4. Tell your close friends and family what triggers you and tell them why it’s important that they be cautious of triggering you.
5. If you are scared of the doctor- visit the doctor!
6. Don’t have immediate support? Try a hotline or app for anxiety such as calm.com.
7. Practice meditation. If you feel like you don’t have the time for it, try meditating when you’re in bed, right before you go to sleep.
These are things that have helped me :). But coping with your coping mechanism is different for everyone!
I’ve been trying to understand the concept of longevity and the way that it relates to my mental illness. I am incredibly aware of the constructed-ness of time and the fact that “365 days” essentially, means nothing.
I’ve been thinking of ending this blog early because I feel as if I’ve discovered all that I can about myself for the time-being. I am parched for words and my mental health has been fairly consistent lately. When I have episodes I now know how to deal with them because this blog has taught me so much about myself.
So I’ve been thinking- why continue “365 days” when continuity (neither a beginning nor an end) is really what coping with mental illness is about? I remember the very first day that my hypochondria was triggered but I know that in that moment, I may have already been destined for it. My subconscious chose hypochondria in order to protect itself from a situation, and I didn’t have a say in that. You can’t change a brain (at least I don’t think you can) but you can always deal. Dealing and healing exist for lifetime.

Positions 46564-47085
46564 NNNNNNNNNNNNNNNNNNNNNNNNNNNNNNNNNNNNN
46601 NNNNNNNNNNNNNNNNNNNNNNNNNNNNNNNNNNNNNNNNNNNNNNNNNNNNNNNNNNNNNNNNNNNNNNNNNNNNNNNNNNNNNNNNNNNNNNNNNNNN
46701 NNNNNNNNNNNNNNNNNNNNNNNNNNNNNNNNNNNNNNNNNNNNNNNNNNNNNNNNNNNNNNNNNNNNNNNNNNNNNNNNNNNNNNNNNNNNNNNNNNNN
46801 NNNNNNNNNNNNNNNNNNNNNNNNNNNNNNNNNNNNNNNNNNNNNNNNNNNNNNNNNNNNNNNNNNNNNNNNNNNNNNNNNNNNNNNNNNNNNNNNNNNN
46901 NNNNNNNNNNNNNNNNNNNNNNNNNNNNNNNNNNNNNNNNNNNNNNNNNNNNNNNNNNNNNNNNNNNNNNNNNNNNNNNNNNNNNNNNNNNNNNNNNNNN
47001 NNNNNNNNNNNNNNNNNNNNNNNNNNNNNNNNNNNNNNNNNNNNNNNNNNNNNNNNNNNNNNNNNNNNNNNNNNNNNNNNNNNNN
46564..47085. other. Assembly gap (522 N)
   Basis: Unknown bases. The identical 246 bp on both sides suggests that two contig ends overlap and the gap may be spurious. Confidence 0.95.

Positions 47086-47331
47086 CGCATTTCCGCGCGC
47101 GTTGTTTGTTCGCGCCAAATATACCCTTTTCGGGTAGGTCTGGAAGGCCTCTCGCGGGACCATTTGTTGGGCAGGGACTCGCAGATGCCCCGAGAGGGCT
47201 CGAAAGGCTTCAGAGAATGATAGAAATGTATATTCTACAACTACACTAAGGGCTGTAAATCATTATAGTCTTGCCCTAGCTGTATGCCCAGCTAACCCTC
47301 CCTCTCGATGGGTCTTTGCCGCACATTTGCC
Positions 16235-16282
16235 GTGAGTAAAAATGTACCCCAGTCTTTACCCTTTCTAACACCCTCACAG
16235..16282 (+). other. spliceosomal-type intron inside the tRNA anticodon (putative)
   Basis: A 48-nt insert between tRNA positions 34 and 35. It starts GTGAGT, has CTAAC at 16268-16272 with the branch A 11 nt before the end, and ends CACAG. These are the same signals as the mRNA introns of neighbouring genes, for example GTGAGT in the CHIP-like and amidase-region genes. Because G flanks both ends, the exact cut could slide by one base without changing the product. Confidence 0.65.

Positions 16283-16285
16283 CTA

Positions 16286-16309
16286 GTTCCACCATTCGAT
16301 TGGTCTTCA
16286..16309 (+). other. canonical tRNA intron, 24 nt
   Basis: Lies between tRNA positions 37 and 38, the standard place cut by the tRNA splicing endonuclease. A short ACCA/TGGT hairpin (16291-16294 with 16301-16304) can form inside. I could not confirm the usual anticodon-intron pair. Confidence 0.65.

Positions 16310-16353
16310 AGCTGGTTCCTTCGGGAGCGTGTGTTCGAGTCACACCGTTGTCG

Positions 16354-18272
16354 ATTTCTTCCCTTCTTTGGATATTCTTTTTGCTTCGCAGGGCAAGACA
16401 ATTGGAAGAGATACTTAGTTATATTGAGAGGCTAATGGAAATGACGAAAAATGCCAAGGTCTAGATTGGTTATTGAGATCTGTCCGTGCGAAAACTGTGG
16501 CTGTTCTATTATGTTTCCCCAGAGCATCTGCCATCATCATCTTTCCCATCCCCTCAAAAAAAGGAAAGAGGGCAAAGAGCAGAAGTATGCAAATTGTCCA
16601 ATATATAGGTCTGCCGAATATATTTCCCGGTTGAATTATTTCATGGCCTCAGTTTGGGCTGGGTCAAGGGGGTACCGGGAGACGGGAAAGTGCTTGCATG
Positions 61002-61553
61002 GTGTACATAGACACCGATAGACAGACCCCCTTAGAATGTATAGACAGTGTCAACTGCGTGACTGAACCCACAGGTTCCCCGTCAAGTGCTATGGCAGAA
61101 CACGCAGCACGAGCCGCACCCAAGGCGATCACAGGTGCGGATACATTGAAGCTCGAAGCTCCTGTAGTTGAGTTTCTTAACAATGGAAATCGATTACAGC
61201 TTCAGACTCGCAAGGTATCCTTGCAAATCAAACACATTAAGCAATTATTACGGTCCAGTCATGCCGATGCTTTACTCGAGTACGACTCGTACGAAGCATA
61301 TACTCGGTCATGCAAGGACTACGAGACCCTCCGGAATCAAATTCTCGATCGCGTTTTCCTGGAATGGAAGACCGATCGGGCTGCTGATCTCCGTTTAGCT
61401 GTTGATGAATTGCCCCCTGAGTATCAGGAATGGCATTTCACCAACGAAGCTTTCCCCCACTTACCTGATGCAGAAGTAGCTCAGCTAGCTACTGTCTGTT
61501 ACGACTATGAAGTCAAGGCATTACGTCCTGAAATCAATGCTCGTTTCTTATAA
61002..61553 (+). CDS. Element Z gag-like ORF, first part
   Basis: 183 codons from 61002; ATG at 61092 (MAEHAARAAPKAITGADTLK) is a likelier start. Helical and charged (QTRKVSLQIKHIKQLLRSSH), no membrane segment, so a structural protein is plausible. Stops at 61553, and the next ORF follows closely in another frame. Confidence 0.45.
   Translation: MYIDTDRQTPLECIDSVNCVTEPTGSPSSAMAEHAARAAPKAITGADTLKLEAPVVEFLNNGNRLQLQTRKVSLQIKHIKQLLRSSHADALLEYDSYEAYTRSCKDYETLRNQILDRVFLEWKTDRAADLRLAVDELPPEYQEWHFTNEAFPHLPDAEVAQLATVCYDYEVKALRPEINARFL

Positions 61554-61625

But of course “365 days” means something, even when it means nothing (nothing is always something). And one thing I dislike about my character is my impulsiveness and my sometimes erratic behaviour. I will not quit this project that I set out to complete. I’ll finish it for myself. But after it’s over, one major lesson I’ll take with me is the knowledge that healing is a forward moving process that never really ends.
I recently went to visit my doctor for the first time in a long time. All I’m going to say is that even though the experience was awful, I’m glad I got it over with. The only way I was able to muster up the courage was by finally realizing that my ignorance towards my health doesn’t make potential health problems go away.
Appreciate knowledge over ignorance. Ignorance isn’t bliss.
A lot has happened since I posted last. Hypochondria-wise, I’ve been nervous that I’m a)anemic or b)diabetic and I’ve been having a few episodes on and off. For the first time in years, I found myself searching symptoms on the internet. Never again!
With all the health related-worries, I started to eat more healthily than usual. Tomorrow is my first doctor’s appointment in ages so I’m a little nervous about that. We’ll see how it goes.
ALSO- I have rekindled my love for thrift shopping. I used to be a sort of anti-consumer in high school but somehow, since then, I’ve become this person who loves to purchase items brand new. A few days ago, I hit up Goodwill and found six great items for 24 dollars and let’s just say the old Kira is back. I’ve also changed the way I grocery shop. I’ve found that when I grocery shop without a list or any specific food in mind, and only buy produce that’s on sale that day, I spend way less money on vegetables and fruits.
As I get older, I realize that there is a strong possibility that I won’t be making a lot of money with my university degree. Therefore I need to stop idealizing lifestyles that aren’t practical. When I was young I always pictured myself living happily in an apartment surrounded by simple, creative things. I need to get back to that.